?The women progress to death faster than the men because they carry pregnancies and engage in sex at an earlier age than men, weakening their immune system,? said Dr. Gershim Asiki, the lead researcher and MRC?s senior scientist in charge of disease epidemiology and prevention.
The research shows that girls who acquire HIV at age 15 die at 37 years on average, compared to 42 years for men, a difference of five years.
The research has been ongoing for over 20 years in Kyamulibwa in Kalungu district.
?There is a big population that is HIV-positive and they are not getting care,? said Asiki. ?The policy is that people should test for HIV, but this is not compulsory.?
However, women on anti-retroviral (ARV) drugs live longer than their male counterparts by four years, according to Asiki.
He said this is because ?the women respect appointments and access specialised treatment more than the men?, adding: ?If national guidelines on better healthcare are implemented, the country will gain on life expectancy.?
He was presenting research findings during a one-day symposium organised at the UVRI offices in Entebbe.
The symposium attracted researchers, development agencies, as well as medical professionals and journalists.
The Uganda AIDS Commission estimates that about 713,750, of the 1.6 million Ugandans with HIV, were on treatment by September 2014.
Uganda?s HIV/AIDS prevalence rate increased from 6.4% in 2006, to 7.3% as of September 2011, according to the AIDS Indicator Survey (AIS) report 2011, which is the latest nationwide survey. The disease is more prevalent among women than men.
The prevalence rate stands at 8.3% among women, compared to 6.1% among men. Although generally more women than men have HIV, those living in urban centres are the most affected.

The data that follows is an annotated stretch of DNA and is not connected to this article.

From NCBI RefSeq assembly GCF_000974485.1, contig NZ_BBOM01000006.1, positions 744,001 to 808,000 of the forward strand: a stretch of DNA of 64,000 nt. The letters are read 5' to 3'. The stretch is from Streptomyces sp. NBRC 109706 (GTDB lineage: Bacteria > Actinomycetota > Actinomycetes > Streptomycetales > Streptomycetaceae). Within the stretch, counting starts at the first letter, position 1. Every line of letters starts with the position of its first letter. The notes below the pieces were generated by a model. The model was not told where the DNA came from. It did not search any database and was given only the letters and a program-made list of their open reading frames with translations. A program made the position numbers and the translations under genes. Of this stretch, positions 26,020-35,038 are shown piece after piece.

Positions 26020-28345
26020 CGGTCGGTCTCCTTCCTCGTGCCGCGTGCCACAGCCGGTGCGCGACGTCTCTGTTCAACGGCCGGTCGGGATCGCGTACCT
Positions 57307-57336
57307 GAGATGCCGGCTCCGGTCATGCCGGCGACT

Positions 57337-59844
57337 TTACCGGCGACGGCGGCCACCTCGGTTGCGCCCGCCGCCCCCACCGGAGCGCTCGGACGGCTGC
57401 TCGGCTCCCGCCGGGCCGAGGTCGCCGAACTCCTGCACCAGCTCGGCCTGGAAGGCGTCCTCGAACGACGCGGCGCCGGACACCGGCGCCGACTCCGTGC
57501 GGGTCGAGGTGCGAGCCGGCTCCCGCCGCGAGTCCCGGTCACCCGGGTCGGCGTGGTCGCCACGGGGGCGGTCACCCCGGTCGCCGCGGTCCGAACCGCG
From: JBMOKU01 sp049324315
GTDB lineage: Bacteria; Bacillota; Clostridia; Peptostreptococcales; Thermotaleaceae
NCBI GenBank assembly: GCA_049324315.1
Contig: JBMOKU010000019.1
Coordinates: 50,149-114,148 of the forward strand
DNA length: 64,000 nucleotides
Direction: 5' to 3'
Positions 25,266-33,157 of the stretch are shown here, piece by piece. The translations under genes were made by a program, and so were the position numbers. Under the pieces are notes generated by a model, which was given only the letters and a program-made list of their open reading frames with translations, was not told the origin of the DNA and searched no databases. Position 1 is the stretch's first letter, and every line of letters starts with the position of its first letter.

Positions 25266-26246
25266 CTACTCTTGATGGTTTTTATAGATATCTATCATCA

The 2011 survey also revealed that more women (66%) than men (45%) test for HIV. This is mainly due to the compulsory HIV testing for expectant mothers during antenatal visits to health facilities. However, AIDS-related deaths reduced by 30% in the first 10 years of the introduction of ARVs.
The number of Ugandans dying from AIDS-related infections was about 50,000 per year in the early 2000s, down from over 75,000 in the late 1980s and early 1990s.
MRC, a UK institution, set up base in Uganda in 1989 to undertake research on HIV.
The council has four centres across the country, including the one at Kyamulibwa, which was previously part of Masaka district, before Kalungu was granted district status.
Masaka is a neighbouring district to Rakai, where HIV was first reported in Uganda in the 1980s. In other research on social networks, the MRC echoed poverty as one of the drivers of HIV infections, with the risk groups being prostitutes, some of whom are willing to sleep with men without a condom in exchange for higher pay.
?We are not saying poverty causes HIV, but we are saying people who are poor found it difficult to engage in safe sex,? said Martin Mbonye, a researcher with MRC.
Another high-risk group were the fishing communities that are transient in nature or mobile as they tend to move from place to place, according to Rwamahe Rutakumwa, a researcher.
The first reported case of HIV in Uganda in the early 1980s was at Kasensero landing site in Rakai, where fishermen interact with populations from as far away as Tanzania and Burundi.
The MRC/UVRI researchers suggested that messages should target different audiences. They pointed out that the message about the use of condoms does not take into account the fact that men easily overpower women.
Condoms are a big intervention for the prevention of HIV, but this is not translated into action. For instance in Kampala, prostitutes have access to condoms, but this does not mean that they use them.
The team also pointed out that life expectancy was being undermined by lifestyle diseases, such as diabetes and hypertension.
By Gerald Tenywa & Reginah Nalunga, The New Vision